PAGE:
Friday, June 30, 2006

posters

Remember when a "poster" used to be a visual display on a large piece of stiff paper poster board, not someone who posts a message on a listserve or blog?  Well, it's the old-fashioned type of poster that this message is about.  In many academic disciplines, posters have long been a way for conference or meeting participants to share their research with each other.  This year for the first time, the Association of American Law Schools introduced poster presentations to the panoply of activities at its annual meeting in January.  (Both of the co-editors of this blog had the honor of having their posters selected to represent the Section on Legal Writing, Research, and Reasoning.)

At the AALS annual meeting in January 2007, this Section will once again have the opportunity to present a few posters from its members.  The deadline to submit a proposal is September 1, 2006, and proposals must be sent by e-mail to Gehan Girguis, AALS Executive Assisstant at ggirguis@aals.org.  The topic of a poster can be anything related to legal writing in the academy, including pedagogy, the doctrinal substance of legal writing, or the status and political issues inherent in teaching legal writing.  More information is available at the AALS website.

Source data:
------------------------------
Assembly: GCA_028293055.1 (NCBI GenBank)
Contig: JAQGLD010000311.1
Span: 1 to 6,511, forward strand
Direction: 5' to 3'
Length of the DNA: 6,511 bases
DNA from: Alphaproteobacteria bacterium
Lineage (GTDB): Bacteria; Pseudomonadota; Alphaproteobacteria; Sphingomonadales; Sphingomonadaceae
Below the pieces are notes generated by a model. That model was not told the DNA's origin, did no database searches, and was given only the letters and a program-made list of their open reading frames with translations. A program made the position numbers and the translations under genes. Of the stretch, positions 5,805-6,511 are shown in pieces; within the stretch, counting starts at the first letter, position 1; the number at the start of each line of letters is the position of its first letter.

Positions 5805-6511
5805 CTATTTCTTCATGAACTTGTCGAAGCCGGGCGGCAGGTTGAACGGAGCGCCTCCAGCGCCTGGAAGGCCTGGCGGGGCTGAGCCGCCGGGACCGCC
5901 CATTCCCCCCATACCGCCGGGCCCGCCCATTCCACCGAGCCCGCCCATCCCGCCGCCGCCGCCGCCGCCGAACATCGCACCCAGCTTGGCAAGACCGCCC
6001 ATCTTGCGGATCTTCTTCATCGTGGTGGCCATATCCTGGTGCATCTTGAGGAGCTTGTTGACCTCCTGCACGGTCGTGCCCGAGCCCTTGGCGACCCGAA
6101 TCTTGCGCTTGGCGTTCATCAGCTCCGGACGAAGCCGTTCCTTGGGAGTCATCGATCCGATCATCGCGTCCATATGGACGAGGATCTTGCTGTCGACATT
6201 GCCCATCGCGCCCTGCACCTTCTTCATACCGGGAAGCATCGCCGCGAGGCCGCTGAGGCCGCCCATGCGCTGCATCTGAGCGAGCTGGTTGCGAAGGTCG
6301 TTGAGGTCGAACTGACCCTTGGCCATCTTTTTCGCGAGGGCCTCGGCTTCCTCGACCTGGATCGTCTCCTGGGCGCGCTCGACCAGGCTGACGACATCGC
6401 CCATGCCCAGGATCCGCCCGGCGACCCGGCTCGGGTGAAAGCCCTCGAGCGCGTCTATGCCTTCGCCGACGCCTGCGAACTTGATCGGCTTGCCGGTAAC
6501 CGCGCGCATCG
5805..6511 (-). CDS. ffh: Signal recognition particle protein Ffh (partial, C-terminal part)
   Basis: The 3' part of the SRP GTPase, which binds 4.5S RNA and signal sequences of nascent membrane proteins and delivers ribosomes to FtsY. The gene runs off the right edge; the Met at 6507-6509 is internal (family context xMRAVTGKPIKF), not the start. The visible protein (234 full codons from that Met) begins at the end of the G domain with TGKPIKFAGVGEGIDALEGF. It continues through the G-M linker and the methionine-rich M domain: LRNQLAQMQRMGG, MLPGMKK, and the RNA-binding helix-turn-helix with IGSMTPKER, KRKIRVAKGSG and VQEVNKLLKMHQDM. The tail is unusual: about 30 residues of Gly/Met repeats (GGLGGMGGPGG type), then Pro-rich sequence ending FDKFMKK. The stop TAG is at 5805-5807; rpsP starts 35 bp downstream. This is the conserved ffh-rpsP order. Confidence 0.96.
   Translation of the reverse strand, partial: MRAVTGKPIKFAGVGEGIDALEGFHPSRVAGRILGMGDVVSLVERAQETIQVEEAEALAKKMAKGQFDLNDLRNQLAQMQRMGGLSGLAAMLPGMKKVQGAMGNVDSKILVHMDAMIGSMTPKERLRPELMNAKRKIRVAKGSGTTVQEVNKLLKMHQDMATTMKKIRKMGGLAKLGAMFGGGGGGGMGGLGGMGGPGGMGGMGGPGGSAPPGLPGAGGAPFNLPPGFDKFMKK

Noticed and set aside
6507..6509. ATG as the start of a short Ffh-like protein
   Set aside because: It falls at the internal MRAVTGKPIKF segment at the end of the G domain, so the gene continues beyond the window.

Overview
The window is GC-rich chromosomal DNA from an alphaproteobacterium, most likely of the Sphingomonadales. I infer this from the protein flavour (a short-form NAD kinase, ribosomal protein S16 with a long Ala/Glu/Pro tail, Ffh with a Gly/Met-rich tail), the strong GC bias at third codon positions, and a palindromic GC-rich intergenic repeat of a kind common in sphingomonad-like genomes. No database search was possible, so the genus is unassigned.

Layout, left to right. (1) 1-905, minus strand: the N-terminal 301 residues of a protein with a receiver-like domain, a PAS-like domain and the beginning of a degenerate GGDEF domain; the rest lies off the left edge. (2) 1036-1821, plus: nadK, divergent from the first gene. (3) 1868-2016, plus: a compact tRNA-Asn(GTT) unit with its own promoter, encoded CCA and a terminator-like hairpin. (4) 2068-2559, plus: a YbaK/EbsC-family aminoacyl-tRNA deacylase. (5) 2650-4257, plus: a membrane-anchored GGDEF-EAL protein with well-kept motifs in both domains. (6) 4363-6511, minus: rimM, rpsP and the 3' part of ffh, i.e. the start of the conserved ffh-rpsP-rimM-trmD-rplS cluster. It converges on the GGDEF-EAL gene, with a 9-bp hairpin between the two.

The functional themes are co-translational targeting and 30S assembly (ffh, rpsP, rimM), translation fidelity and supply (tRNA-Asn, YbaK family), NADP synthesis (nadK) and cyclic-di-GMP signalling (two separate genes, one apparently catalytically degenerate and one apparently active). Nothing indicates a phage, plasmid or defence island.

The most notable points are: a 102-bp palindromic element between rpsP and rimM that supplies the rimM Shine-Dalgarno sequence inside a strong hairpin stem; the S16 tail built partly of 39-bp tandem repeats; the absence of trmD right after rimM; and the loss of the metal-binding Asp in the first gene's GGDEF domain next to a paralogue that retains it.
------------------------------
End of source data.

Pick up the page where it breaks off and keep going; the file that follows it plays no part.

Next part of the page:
The key to creating a good poster is to keep it simple.  Figure out what core concept you would like to communicate and how, in the fewest words and with minimal graphics or pictures, you can draw in passersby and leave them with your main point.  Think of creating the glossy magazine ad for your research or scholarship project.  Once you catch someone's interest, then they can take the citation to your article with them, look up the full text, and read all the details.

Consider working with an expert to design the look or visual style of your poster.  A graphic designer or commercial artist can flesh out your visual idea to make your communication as quick and clear as possible.  If your school won't give you funds to pay a professional, consider asking an academic colleague in an art or design department, or their graduate or undergraduate students, for assistance.  In particular, a professional artist can be enormously helpful in knowing how to best transport your poster.  (I can attest that AALS and its hotel do a very good job of helping you receive and set up your poster once at the annual meeting site.)

(spl)

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